Motion for leave to prosecute Child Victim's Act claim under a pseudonym denied without prejudice; Claimant failed to present specific details of her current circumstances to support application to proceed pseudonymously.
|Claimant short name:||DOE-18987|
|Footnote (claimant name) :|
|Defendant(s):||STATE OF NEW YORK|
|Footnote (defendant name) :||The caption is amended sua sponte to reflect the State of New York as the only proper Defendant.|
|Judge:||Catherine E. Leahy-Scott|
|Claimant's attorney:||Greenstein & Milbauer, LLP
By: Michael A. Barnett, Esq.
|Defendant's attorney:||Hon. Letitia James, New York State Attorney General
By: Albert E. Masry, Esq., Assistant Attorney General
|Third-party defendant's attorney:|
|Signature date:||October 7, 2021|
|See also (multicaptioned case)|
On July 1, 2021, Claimant filed this Claim pursuant to the Child Victims Act (CVA) to recover damages for alleged sexual misconduct perpetrated at a foster care home from 1992 to 1995 and at the Children's Village from 1996 to 2000 (see Affirmation of Michael A. Barnett, Esq., Ex A [Claim] ¶ 8). Claimant moves by order to show cause for leave to prosecute this Claim using the pseudonym "John Doe-18987." The undersigned executed the Order to Show Cause bringing on the motion. Defendant takes no position on Claimant's application (see Affirmation of Albert E. Masry, Esq., Assistant Attorney General ¶ 3).
"[T]he legislature did not provide for parties who file cases seeking redress for child sexual abuse under the Child Victims Act (or otherwise) to presumptively proceed anonymously or pseudonymously" (Doe v MacFarland, 66 Misc 3d 604, 614 [Sup Ct, Rockland County 2019]; see HCVAWCR-Doe v Roman Catholic Archdiocese of N.Y., 68 Misc 3d 1215[A], 2020 NY Slip Op 50966[U], at *3 [Sup Ct, Westchester County 2020]). "The determination of whether to allow a [claimant] to proceed anonymously requires the court to use its discretion in balancing [the claimant's] privacy interest against the presumption in favor of open trials and against any potential prejudice to [the] defendant" (Anonymous v Lerner, 124 AD3d 487, 487 [1st Dept 2015] [internal quotation marks and citations omitted]). "'[E]ven where parties seek to stipulate to such relief, the trial court should not pro forma approve an anonymous caption, but should exercise its discretion to limit the public nature of judicial proceedings sparingly and then, only when unusual circumstances necessitate it'" (Applehead Pictures LLC v Perelman, 80 AD3d 181, 192 [1st Dept 2010], quoting Anonymous v Anonymous, 27 AD3d 356, 361 [1st Dept 2006]; see PB-7 v Amherst Cent. Sch. Dist., 196 AD3d 9, 12 [4th Dept 2021]; HCVAWCR-Doe, 2020 NY Slip Op 50966[U], at *4 ["(i)t is not unusual for the parties to stipulate to allowing plaintiff to proceed under a pseudonym, but standing alone, it is not enough. It is the court that is tasked with such decision, and . . . that obligation cannot be delegated to the litigants or court staff in derogation of the court's duty]; see also Doe v Roman Catholic Archdiocese of N.Y., 64 Misc 3d 1220[A], 2019 NY Slip Op 51216[U], at *4 [Sup Ct, Westchester County 2019]).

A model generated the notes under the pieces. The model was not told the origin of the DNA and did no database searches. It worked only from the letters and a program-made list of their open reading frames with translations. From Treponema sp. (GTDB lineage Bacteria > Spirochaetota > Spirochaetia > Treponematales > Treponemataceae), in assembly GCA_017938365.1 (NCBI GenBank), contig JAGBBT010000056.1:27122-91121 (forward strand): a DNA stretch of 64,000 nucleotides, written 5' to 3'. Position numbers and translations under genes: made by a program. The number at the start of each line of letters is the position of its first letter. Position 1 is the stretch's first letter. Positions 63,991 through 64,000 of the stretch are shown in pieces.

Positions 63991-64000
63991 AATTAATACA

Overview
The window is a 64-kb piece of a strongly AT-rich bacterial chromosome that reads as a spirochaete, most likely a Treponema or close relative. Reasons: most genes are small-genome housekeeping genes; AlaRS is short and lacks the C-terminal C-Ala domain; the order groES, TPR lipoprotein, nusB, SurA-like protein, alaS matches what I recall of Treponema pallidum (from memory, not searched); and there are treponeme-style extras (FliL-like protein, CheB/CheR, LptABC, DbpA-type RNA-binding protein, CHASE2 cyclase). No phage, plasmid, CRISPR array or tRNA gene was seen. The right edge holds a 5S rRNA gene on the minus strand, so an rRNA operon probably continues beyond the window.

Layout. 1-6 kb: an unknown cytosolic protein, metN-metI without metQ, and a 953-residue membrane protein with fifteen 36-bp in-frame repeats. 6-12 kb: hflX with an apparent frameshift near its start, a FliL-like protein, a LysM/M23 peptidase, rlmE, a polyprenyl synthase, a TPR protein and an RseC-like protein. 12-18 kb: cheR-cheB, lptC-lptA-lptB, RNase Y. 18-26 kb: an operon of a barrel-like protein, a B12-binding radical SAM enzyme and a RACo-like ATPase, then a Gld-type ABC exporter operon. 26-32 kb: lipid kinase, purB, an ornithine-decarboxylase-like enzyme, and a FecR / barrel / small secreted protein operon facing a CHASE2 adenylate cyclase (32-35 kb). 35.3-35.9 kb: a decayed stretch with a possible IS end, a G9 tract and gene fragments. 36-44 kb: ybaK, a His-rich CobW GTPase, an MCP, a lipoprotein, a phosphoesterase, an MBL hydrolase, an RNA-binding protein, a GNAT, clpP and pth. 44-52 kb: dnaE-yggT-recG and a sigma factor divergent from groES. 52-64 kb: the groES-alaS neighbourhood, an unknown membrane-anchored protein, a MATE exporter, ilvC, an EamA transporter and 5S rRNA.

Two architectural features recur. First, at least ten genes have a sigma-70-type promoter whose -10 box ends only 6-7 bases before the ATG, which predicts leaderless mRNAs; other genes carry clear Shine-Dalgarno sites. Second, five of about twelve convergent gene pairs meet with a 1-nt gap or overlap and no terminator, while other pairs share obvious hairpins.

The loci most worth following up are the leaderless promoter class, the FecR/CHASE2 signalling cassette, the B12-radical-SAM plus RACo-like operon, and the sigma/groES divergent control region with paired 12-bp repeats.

"The party seeking anonymity is required to provide evidence corroborating the allegations in support of the request" (Doe v Good Samaritan Hosp., 66 Misc 3d 444, 448 [Sup Ct, Nassau County 2019] [internal quotation marks and citation omitted]). In HCVAWCR-Doe v Roman Catholic Archdiocese of N.Y., Westchester County Supreme Court Justice Charles D. Wood expounded
"that to be granted anonymity [in a case brought pursuant to the Child Victims Act], a plaintiff must present the merits of their claim and their specific reasons for seeking anonymity. This requires more than a bare-bones affidavit with little or no detail regarding plaintiff's contacts with the county of venue or the immediate vicinity, and the other specified factors. The minimal threshold to be met requires plausible and actual, not speculative harm, and the unique personal reasons that the plaintiff should not disclose his or her identity to the public. That does not mean giving the horrendous details of the alleged sexual abuse for the application, but it does require some real facts about the plaintiff's current circumstances--where he or she lives, and social circumstances, employment, family, and other information, if relevant. The mere fact that the plaintiff has a relative of unspecified sanguinity who lives in or near the county of venue, is of little or no value to the court. The mere fact that the internet exists, is also of no value to the court. On the other hand, a highly compelling factor might be that the plaintiff has a child or grandchild currently in the school system or church parish in which the abuse arose"